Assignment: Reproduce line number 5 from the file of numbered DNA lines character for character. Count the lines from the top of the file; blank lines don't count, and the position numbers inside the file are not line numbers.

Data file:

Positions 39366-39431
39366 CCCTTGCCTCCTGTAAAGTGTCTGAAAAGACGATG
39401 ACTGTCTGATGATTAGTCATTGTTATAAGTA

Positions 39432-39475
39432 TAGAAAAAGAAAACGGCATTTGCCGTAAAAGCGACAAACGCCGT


39432 TAGAAAAAGAAAACGGCATTTGCCGTAAAAGCGACAAACGCCGT